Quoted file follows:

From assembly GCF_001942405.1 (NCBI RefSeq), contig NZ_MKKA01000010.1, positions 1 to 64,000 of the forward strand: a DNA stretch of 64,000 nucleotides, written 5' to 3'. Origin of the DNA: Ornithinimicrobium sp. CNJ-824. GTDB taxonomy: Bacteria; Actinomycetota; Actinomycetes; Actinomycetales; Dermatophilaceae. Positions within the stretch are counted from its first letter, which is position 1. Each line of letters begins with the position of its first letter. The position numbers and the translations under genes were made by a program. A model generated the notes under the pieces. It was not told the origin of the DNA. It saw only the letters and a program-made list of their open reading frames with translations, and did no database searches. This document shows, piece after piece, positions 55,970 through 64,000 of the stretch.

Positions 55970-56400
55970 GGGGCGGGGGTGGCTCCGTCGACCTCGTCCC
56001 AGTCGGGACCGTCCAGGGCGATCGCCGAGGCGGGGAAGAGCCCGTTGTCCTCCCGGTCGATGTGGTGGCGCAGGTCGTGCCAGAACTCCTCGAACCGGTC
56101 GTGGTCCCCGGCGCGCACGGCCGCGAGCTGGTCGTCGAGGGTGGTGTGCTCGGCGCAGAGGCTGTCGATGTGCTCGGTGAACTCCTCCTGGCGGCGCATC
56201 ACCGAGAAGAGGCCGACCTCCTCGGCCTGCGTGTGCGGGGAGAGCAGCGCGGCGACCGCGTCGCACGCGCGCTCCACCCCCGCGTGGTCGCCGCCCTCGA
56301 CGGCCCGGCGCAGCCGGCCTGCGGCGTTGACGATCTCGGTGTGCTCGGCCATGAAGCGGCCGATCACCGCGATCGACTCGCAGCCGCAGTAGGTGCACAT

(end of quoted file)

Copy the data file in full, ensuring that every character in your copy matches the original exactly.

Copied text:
From assembly GCF_001942405.1 (NCBI RefSeq), contig NZ_MKKA01000010.1, positions 1 to 64,000 of the forward strand: a DNA stretch of 64,000 nucleotides, written 5' to 3'. Origin of the DNA: Ornithinimicrobium sp. CNJ-824. GTDB taxonomy: Bacteria; Actinomycetota; Actinomycetes; Actinomycetales; Dermatophilaceae. Positions within the stretch are counted from its first letter, which is position 1. Each line of letters begins with the position of its first letter. The position numbers and the translations under genes were made by a program. A model generated the notes under the pieces. It was not told the origin of the DNA. It saw only the letters and a program-made list of their open reading frames with translations, and did no database searches. This document shows, piece after piece, positions 55,970 through 64,000 of the stretch.

Positions 55970-56400
55970 GGGGCGGGGGTGGCTCCGTCGACCTCGTCCC
56001 AGTCGGGACCGTCCAGGGCGATCGCCGAGGCGGGGAAGAGCCCGTTGTCCTCCCGGTCGATGTGGTGGCGCAGGTCGTGCCAGAACTCCTCGAACCGGTC
56101 GTGGTCCCCGGCGCGCACGGCCGCGAGCTGGTCGTCGAGGGTGGTGTGCTCGGCGCAGAGGCTGTCGATGTGCTCGGTGAACTCCTCCTGGCGGCGCATC
56201 ACCGAGAAGAGGCCGACCTCCTCGGCCTGCGTGTGCGGGGAGAGCAGCGCGGCGACCGCGTCGCACGCGCGCTCCACCCCCGCGTGGTCGCCGCCCTCGA
56301 CGGCCCGGCGCAGCCGGCCTGCGGCGTTGACGATCTCGGTGTGCTCGGCCATGAAGCGGCCGATCACCGCGATCGACTCGCAGCCGCAGTAGGTGCACAT